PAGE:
Apple acquires Israeli firm specializing in multi-module cameras for phones

by Gannon Burgett

posted Tuesday, April 14, 2015 at 2:46 PM EST


The Wall Street Journal has confirmed Apple’s (estimated) $20 million purchase of Israel-based camera technology company LinX Computational Imaging.

The significance in this acquisition is the unique mobile imaging technology LinX has developed and that Apple may soon begin to utilized. Detailed in a press release, the technology is said to dramatically improve image quality through the use of a multi-module camera array.

This isn’t the first time this sort of technology has been tested, but LinX is confident their solution rids the resulting images of the artifacts and issues present in similar technologies. Specifically, LinX states in the press release:

The engineers at LinX have solved all problems associated with combining multiple images captured from different points in space such as registration errors and occlusion related artifacts which are seen on competing technologies.

LinX currently has a collection of cameras, which range from two to four cameras in various configurations and sizes. LinX lays out a few of the advantages of this setup over traditional mobile cameras:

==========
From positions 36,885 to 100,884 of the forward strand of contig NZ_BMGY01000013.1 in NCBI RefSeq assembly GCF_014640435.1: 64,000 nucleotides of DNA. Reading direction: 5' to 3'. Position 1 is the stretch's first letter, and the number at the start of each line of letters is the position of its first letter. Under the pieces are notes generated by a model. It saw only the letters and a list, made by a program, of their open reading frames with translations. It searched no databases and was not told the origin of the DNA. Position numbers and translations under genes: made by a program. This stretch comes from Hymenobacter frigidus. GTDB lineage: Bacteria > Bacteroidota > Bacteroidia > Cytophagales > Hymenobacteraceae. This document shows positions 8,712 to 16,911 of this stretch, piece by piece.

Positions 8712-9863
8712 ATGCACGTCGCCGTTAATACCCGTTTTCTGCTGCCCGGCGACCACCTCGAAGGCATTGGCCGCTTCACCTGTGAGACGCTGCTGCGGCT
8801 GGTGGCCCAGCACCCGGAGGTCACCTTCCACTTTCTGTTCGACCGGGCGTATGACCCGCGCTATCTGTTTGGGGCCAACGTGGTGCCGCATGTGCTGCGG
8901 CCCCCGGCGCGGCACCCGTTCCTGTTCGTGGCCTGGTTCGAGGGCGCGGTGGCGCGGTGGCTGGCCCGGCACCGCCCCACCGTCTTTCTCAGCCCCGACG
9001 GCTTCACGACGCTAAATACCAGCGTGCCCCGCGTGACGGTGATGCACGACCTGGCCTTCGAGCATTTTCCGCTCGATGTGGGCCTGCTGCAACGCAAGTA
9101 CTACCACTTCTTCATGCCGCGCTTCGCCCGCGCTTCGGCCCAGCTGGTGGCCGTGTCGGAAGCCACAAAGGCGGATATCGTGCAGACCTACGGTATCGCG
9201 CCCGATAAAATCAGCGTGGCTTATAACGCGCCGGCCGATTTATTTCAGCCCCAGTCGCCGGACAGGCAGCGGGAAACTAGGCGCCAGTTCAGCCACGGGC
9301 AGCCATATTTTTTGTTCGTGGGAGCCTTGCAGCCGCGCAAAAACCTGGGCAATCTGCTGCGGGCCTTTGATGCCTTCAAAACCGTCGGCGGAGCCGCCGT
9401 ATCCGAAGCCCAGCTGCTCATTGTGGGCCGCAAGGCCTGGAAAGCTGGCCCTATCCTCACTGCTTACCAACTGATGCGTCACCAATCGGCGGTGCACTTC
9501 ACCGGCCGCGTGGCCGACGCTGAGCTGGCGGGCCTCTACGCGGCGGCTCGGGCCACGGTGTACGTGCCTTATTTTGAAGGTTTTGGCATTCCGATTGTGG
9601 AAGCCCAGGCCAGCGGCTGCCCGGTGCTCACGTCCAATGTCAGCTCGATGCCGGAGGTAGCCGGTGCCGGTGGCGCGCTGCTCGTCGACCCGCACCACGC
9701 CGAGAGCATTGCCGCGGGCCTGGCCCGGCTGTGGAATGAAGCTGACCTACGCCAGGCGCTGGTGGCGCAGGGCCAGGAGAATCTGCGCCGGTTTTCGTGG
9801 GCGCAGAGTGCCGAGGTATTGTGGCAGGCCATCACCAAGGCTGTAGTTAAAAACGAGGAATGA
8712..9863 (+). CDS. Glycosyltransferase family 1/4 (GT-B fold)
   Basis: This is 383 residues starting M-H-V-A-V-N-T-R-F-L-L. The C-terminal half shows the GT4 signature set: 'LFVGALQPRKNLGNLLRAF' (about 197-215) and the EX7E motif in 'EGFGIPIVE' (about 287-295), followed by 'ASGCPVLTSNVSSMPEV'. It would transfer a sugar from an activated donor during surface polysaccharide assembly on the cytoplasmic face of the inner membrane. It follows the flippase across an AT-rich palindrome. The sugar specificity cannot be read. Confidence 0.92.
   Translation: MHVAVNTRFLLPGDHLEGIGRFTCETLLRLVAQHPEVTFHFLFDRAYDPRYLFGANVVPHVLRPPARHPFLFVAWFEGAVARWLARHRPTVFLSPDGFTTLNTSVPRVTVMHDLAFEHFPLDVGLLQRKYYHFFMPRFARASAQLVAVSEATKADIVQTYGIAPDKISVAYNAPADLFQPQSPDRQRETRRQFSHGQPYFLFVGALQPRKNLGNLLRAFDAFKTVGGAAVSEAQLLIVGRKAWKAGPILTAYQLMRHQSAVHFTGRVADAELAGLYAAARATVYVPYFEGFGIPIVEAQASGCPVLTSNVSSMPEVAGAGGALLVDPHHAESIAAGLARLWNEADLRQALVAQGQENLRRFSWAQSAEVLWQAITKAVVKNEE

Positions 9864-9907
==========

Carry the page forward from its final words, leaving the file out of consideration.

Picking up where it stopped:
• A larger sensor requires a longer lens. Therefore, by replacing one large sensor with two or more smaller units, we reduced the height of our device by a factor of 1.4 to 2
  • Sensitivity to light increases by a factor of 3 by using a monochrome sensor
  • Noise levels are dramatically lower
  • The effective array camera resolution is similar to the single aperture camera in high light
  • Performance and image quality in low light are extraordinary
  • Allowing a fast exposure at indoor standard lighting conditions of 100–200 lux which assures crisp images free from motion blur
  • The multi-aperture camera creates a real-time, high-quality distance map

It’s unlikely we’ll see the technology in the next iteration of iPhones, but Apple doesn’t swipe up a company without intentionality.

(via 9to5Mac)